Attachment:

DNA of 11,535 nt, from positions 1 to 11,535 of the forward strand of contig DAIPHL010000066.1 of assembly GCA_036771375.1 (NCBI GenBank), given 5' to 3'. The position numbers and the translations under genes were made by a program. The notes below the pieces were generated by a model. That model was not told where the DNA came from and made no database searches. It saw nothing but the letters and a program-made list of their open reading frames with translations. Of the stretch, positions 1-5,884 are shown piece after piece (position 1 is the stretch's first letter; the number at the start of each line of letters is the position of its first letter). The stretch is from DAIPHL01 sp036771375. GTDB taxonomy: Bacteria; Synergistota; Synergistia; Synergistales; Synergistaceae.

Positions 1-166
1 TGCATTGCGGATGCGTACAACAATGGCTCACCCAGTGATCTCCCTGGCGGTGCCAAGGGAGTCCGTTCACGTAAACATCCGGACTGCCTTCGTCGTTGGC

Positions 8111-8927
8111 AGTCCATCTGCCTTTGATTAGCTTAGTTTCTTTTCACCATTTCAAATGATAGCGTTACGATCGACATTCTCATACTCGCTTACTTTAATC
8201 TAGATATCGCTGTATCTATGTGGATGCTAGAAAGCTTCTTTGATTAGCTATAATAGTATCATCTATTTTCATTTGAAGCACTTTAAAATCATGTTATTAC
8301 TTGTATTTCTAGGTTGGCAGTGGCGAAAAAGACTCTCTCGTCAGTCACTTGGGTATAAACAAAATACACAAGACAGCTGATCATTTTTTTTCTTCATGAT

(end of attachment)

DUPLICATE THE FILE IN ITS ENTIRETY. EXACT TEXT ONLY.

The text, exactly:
DNA of 11,535 nt, from positions 1 to 11,535 of the forward strand of contig DAIPHL010000066.1 of assembly GCA_036771375.1 (NCBI GenBank), given 5' to 3'. The position numbers and the translations under genes were made by a program. The notes below the pieces were generated by a model. That model was not told where the DNA came from and made no database searches. It saw nothing but the letters and a program-made list of their open reading frames with translations. Of the stretch, positions 1-5,884 are shown piece after piece (position 1 is the stretch's first letter; the number at the start of each line of letters is the position of its first letter). The stretch is from DAIPHL01 sp036771375. GTDB taxonomy: Bacteria; Synergistota; Synergistia; Synergistales; Synergistaceae.

Positions 1-166
1 TGCATTGCGGATGCGTACAACAATGGCTCACCCAGTGATCTCCCTGGCGGTGCCAAGGGAGTCCGTTCACGTAAACATCCGGACTGCCTTCGTCGTTGGC

Positions 8111-8927
8111 AGTCCATCTGCCTTTGATTAGCTTAGTTTCTTTTCACCATTTCAAATGATAGCGTTACGATCGACATTCTCATACTCGCTTACTTTAATC
8201 TAGATATCGCTGTATCTATGTGGATGCTAGAAAGCTTCTTTGATTAGCTATAATAGTATCATCTATTTTCATTTGAAGCACTTTAAAATCATGTTATTAC
8301 TTGTATTTCTAGGTTGGCAGTGGCGAAAAAGACTCTCTCGTCAGTCACTTGGGTATAAACAAAATACACAAGACAGCTGATCATTTTTTTTCTTCATGAT